Diabetes, dementia, drinkers and the first generation in more than 140 years likely to die younger than their parents – a Radstock GP has revealed his fears for the future as he spoke of the health time bomb that is shaping the future of the NHS.
Dr Simon Douglass has spent the past 20 years treating patients at Hope House Surgery.
With more than 80 per cent of all visits for medical assistance first coming through the doors of a GP surgery, Dr Douglass has a better understanding than most about the challenges that face the NHS and medical professionals over the next ten years.
He has become one of a number of GPs who are working together to address the long-term challenges by helping to shape and improve the quality of health services for the whole of the Bath and North East Somerset population.
Dr Douglass has taken on a lead role with the NHS B&NES Clinical Commissioning Group (CCG) which will be responsible for the planning and buying of local NHS services from April 2013.
This means that decisions about health care in B&NES will be made by GPs elected from the 28 practices across the district.
Dr Douglass said that maintaining high quality care for patients will be their top priority but said the service faced massive challenges over the next ten years as it tailors its services around the changing needs to the population and shrinking budgets.
The CCG has been asking people to put forward their views about how urgent care is delivered with a consultation on plans to move the GP-led health centre at Riverside Bath to the front entrance to Bath's Royal United Hospital to save money and to stop the duplication of services.
Dr Douglass said one of the driving forces behind the change is an ever ageing population. Within the next 15 years B&NES is expected to see a 40 per cent rise in the number of people living beyond 80, with the Office of National Statistics predicting this number will rise to almost 14,000 by 2026.
Alongside this is dramatic rises in the number of people being treated for Type 2 diabetes – with a seven per cent year on year rise.
He said it is great news that people are living longer but said the services need to be adapted now to prepare for the future.
Dr Douglass said: "As a GP we have a vested interest in making the health service the best it can be for the community.
"It is about trying to look at forward at least five or ten years to shape the health service so it can best provide for the population."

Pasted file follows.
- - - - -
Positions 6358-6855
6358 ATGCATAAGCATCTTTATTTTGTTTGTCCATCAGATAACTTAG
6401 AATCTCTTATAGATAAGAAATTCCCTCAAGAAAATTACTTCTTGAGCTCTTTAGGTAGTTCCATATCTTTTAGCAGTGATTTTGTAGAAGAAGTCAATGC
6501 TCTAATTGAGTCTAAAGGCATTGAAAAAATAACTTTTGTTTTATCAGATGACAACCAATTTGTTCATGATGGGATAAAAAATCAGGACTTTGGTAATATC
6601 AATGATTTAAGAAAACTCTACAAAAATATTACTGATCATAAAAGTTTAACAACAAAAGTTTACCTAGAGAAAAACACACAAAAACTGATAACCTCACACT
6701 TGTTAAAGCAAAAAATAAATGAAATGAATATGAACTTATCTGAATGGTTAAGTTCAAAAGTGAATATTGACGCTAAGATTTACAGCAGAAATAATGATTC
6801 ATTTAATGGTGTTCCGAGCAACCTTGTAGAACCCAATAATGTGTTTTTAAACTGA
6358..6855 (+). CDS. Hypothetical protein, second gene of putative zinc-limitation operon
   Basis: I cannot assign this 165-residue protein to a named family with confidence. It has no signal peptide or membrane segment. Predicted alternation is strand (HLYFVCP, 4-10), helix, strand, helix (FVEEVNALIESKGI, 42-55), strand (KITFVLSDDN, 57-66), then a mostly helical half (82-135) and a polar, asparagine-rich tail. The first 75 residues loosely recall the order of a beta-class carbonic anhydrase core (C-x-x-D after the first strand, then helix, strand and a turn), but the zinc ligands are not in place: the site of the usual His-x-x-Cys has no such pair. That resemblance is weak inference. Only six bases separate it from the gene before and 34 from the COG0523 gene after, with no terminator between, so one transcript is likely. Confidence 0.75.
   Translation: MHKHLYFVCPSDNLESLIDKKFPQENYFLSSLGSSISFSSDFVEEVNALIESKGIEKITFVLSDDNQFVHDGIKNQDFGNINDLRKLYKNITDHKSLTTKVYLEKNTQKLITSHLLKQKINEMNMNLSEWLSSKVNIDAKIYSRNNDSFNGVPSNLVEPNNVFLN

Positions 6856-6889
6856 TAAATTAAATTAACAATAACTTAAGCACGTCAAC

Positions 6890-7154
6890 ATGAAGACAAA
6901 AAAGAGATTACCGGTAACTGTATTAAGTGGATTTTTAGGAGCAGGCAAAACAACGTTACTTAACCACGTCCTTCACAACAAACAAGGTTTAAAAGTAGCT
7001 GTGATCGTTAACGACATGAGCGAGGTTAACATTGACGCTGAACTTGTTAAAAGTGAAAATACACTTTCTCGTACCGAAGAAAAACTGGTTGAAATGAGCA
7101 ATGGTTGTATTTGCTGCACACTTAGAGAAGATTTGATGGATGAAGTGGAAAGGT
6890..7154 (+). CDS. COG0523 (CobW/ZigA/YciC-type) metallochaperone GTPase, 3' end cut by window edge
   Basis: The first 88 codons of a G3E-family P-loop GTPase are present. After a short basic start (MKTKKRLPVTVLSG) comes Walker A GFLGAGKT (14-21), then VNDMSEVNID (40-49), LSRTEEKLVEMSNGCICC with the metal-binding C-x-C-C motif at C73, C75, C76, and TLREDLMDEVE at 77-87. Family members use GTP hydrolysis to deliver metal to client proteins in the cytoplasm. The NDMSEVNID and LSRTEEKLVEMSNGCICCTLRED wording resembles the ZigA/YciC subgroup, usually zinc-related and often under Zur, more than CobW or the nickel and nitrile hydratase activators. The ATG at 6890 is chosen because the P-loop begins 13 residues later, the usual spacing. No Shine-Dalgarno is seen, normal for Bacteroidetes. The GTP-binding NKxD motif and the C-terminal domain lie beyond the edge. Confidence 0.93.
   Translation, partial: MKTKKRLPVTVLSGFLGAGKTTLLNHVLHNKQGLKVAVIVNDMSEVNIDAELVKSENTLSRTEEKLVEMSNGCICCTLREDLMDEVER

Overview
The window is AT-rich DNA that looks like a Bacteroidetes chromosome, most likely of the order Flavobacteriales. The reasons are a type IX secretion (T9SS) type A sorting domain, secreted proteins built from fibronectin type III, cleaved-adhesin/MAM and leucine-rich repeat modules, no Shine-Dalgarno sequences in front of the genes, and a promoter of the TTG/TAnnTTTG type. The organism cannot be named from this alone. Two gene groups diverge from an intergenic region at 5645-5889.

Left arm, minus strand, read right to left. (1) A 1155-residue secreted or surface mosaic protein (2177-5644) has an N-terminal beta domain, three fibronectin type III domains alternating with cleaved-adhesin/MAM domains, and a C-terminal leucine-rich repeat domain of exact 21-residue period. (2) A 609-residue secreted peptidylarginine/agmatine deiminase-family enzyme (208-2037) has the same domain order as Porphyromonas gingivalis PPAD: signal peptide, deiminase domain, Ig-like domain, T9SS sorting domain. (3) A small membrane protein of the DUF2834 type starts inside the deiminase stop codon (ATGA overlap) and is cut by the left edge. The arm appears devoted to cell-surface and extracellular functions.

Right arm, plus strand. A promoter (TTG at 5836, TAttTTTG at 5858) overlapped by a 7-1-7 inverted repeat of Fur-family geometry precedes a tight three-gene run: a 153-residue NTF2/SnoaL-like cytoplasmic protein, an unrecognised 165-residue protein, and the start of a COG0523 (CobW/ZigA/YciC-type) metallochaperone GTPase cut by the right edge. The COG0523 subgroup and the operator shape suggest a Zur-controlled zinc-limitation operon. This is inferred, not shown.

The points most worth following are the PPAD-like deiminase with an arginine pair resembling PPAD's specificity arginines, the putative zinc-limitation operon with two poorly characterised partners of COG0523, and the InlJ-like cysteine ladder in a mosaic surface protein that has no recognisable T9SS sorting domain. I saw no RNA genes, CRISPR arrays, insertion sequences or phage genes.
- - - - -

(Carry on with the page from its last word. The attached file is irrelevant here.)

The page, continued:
He admitted that challenging pay freeze budgets were also shaping the changes and said it was critical all health service providers and the local authority worked together.
Dr Douglass also voiced concerns about the rise in obesity in children – a problem he expects will hit society hard within the next 20 to 25 years.
He said: "It is a fact that for the first time in 140 years the latest generation is running the risk of living shorter lives."
Dr Douglass said the best way to tackle both diabetes and childhood obesity is to encourage healthy lifestyle choices from an early age with the usual emphasis on more exercise and healthy eating.
For adults he said giving up smoking and drinking much less were also key to improving long-term health prospects.
Drinkers, especially people in their 40s and 50s who are use alcohol to relax as they grapple with stressful lives, were a cause for particular concern said the GP – who said people should think about the amount they are drinking on a regular basis and have at least two days each week completely sober.
He said the problems caused by excessive drinking seen by medical staff can be far ranging from strokes and heart attacks to mental health problems and domestic violence.
Dr Douglass said: "It is much better to do what we can to work with other agencies for better prevention rather than tackling the problems downstream."
He added that medical advances in the past ten years have been "staggering" but admitted this has meant the expectations of patients have also risen.
For more information about local NHS changes visit www.bathandnortheastsomerset ccg.nhs.uk.